Our Parish is named after St Thomas the Apostle and its Parish Priest happens to be Fr. Thomas. St Thomas the Apostle Parish is a semi-rural parish in the Diocese of Mzuzu in Northern Malawi. The Parish was created in October 2013. It currently has 17 prayer stations, 2 in town and 15 in the villages. The rural outstations are characterized by their distance from the Presbytery, the low number of their Christians and the poor or inexistent structures. One of the churches is not accessible by car. Most of these churches have very lively liturgies where all members participate in praying, singing and dancing. Our main Apostolate rotates around the ordinary administration of the sacraments, teaching/training of the Christians in the context of primary evangelization, Justice and Peace and Integrity of creation, and development works.
As a child I grew up in a village which was not even an outstation. The Catechist was the hero of the faith through his way of organizing the spiritual life of the people. The priest only came to the village once a year, under a special request on the feast of patron saint of the Christian Community, St. Andrew. Sisters and seminarians occasionally came during the Lenten Campaign for 2 to 3 days of teaching. I guess this has affected my missionary approach to remote areas. In a parish like St. Thomas, the temptation is to settle in town where life is softer and Christians are more capable intellectually and financially, while neglecting the rural outstations which are difficult to reach and have small numbers of Christians. Aware of this risk, we have adopted an old but efficient Missionary strategy of spending days at the outstations to maximize our presence among the Christians. We often go as a team, sometimes including Christians from town. The Christians of the outstations are always glad to receive us in their places and they are more than happy to have us in their midst. Materials such as drawings and movies are still relevant pastoral tools in such areas.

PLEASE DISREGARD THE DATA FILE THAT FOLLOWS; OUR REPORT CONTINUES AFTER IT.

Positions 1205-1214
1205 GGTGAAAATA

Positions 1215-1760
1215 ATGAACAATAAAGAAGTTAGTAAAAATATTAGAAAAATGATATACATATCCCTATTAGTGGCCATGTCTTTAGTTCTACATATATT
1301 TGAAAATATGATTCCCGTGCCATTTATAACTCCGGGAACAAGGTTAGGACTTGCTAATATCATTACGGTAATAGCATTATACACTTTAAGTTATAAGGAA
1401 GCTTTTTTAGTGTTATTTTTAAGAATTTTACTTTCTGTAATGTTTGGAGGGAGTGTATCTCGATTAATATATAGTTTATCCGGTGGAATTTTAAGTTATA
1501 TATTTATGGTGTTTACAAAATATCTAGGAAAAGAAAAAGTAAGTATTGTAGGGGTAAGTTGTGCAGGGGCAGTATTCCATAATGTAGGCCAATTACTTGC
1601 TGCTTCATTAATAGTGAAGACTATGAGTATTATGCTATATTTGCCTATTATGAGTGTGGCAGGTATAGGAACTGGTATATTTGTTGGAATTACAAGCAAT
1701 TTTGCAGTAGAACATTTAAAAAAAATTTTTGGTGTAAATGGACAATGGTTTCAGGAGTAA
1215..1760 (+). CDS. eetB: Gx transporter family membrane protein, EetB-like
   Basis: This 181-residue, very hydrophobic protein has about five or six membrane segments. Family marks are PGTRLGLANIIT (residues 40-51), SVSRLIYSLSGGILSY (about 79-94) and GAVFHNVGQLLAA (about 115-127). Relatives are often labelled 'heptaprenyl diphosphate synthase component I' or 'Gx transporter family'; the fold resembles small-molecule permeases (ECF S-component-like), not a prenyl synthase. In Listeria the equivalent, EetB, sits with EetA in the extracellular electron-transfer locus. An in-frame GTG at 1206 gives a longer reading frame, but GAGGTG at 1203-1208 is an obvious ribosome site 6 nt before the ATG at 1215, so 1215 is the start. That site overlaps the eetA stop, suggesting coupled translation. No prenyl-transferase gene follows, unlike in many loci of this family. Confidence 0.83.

Such a Missionary approach goes with its requirement in personnel and finances. It is quite difficult to go to the distant outstations when there is only one priest at the presbytery. I happened to be alone for most part of the year 2020 and despite all the good will, I could only visit the distant outstations during week days. Finances are also crucial for one to reach out to such places. This has compelled us to reflect on ways to empower the parish financially so that it has enough to cover these expenses. Apart from the traditional ways of collecting funds such as tithe and offertory, we have explored ways of generating funds even in rural outstations where the livelihood of people is low, making it difficult to contribute meaningfully. Our Parish does a bit of farming on two farms: One for food crops where we are currently adding a piggery, and the other for tree farming where we have planted beyond 500 apple trees. In town we have small hostels which students of a nearby Technical College rent. Having seen the advantage of this, we have undertaken to build a proper hostel to receive around 100 students, though we are facing some financial difficulties to finish the works. Once completed, this will not only boost the income of the parish but also create a venue for retreats and trainings during holidays.
While some of the development works are for Income Generation, others are aimed at responding to the needs of the parish and the communities around us in areas of infrastructure: offices, school blocks, boreholes, making of bridges/roads in some rural places to enhance accessibility.
After 7 years of existence, St Thomas the Apostle Parish has managed to meet most of its basic needs including salaries of all the workers, upkeep of the confreres and stagiaires working in it, and also the cost of transportation for ministry.
Justice and Peace is part and parcel of our daily pastoral activities. It is very common for us to have to deal with cases where the lives and property of people accused of witchcraft are threatened. We also deal with early girl marriages mainly in the rural areas of the parish. It is fulfilling when after a long struggle a family finally understands that their young daughter is better at school than in a marriage. Also, we attempt to respond to the yearly struggle of the less privileged people during the transitory period before the maturity of their crops, when they are exposed to hunger and starvation. The Justice and Peace Commission of our Parish is also active. Luckily, an oncoming workshop in August 2021 on accompaniment of victims of various injustices will increase their capacities.
By: Thomas Delwende Pouya M.Afr.